Highway patrol state troopers ensures public safety on Utah streets, roads, and the Interstate freeway systems throughout the state. Duties vary from routine patrol, traffic law enforcement, criminal investigations, motor vehicle assistance, investigating traffic accidents, conducting safety inspections of school buses, assisting local enforcement agencies, protecting the Governor, protecting the Legislature when in session and state properties. A complete detail of the Highway Patrol responsibilities can be found in Chapter 8 of the Utah Criminal and Traffic Code. The Utah Highway Patrol has a long and proud history in which it has contributed to the success of the Great State of Utah. Our mission is to provide professional police and traffic services, and to protect the constitutional rights of all people in Utah.
The Utah Highway Patrol had its beginnings in 1923 when the Legislature authorized the State Road Commission to employ persons to patrol the state highways. In 1926, two men were assigned to patrol the highways part time. Three full time patrolmen were hired in 1928 and uniforms and sidearms were issued. The Highway Patrol was vested with full police powers in 1935 and in 1951 became part of the newly created Utah Department of Public Safety.
The UHP uniform shoulder patch is recognized around the world. The beehive shoulder emblem was first worn in 1947, one hundred years after the first Mormon pioneers arrived in Utah. The Utah territory of which was a organized incorporate territory of the United States existed from September 9, 1850 until January 4, 1896 when the final extent of the territory was admitted to the union as the 45th state. To the Mormons the beehive was a
symbol of industry, organization and self-sufficiency. These same qualities are typical of the troopers who proudly wear the beehive insignia of Utah Highway Patrol.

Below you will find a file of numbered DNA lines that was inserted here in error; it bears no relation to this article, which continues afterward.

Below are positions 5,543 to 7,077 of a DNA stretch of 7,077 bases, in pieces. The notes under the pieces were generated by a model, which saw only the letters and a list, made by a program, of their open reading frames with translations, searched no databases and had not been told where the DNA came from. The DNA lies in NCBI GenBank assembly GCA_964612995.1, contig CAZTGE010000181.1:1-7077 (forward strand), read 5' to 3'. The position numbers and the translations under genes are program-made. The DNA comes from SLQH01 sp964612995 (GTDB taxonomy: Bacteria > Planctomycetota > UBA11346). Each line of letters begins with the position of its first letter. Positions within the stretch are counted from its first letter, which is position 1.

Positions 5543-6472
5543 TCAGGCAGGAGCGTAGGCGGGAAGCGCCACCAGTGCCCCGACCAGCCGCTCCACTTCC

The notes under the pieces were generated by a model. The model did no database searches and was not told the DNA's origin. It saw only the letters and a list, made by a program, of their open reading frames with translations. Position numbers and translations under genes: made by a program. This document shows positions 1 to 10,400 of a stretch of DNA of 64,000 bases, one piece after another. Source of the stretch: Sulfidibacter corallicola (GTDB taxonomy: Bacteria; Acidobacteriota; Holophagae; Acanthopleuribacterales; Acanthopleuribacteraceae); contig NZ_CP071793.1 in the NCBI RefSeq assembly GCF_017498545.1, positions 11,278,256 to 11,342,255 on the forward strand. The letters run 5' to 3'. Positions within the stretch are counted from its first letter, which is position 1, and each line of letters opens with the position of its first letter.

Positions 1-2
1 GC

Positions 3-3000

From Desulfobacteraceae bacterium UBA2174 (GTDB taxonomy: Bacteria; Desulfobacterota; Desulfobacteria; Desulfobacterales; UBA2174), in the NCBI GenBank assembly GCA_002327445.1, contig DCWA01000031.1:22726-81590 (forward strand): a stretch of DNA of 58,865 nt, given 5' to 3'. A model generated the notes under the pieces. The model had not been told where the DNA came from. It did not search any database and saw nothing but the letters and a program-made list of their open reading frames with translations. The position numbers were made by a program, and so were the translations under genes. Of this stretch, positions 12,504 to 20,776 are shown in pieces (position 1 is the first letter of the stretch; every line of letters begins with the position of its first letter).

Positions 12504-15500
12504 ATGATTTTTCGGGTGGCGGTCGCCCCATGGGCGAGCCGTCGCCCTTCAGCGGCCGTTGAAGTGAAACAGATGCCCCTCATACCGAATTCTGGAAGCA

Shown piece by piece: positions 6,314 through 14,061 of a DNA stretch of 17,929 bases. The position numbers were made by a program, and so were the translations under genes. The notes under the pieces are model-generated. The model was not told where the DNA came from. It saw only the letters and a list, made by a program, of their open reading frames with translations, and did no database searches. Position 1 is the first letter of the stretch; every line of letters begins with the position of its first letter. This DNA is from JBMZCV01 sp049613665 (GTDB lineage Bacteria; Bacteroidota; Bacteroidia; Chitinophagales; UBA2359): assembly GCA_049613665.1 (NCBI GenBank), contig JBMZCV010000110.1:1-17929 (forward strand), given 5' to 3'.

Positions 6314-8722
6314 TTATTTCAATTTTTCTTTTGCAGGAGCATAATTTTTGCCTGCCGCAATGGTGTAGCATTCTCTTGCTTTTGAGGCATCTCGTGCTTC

The badge of State Troopers has a history to our people in time to present. It begins with the native peoples of the valleys, mountains, and deserts of Utah. These areas have been home to native peoples for thousands of years. Today, six arrowheads within six points of the badge recognize six Indian tribes, as official entities. They include the Northwestern Shoshone, the Goshutes, the Paiutes, the Utes, the White Mesa Utes, and the Navajos (Dine`). Tribe members are citizens of Utah and the United States. The center of the badge contains the first Utah territorial seal (Coat of Arms, Sept. 9th) 1850, surrounded by the words of the UTAH HIGHWAY PATROL and the rank of the State Trooper wearing the badge. There are two stars within the ring representing both the Department of Public Safety and the Utah Highway Patrol. A rising sun on the outer circle gives light to each new day of service to our citizens and meaning to the six Utah Highway Patrol values. Each day when a Utah State Trooper
wears the uniform they have six values to guide them. UHP Values: Integrity, Service, Knowledge, Professionalism, Teamwork, and Courage. A description of the UHP values are listed on page four in each issue of the Utah State Trooper magazine. The inter border has often been referred to the Star of David; it represents strength and unity. The outer border represents the sworn oath and commitment to their office. Utah State Troopers share this commitment with all firefighters and law enforcement officers serving our citizens.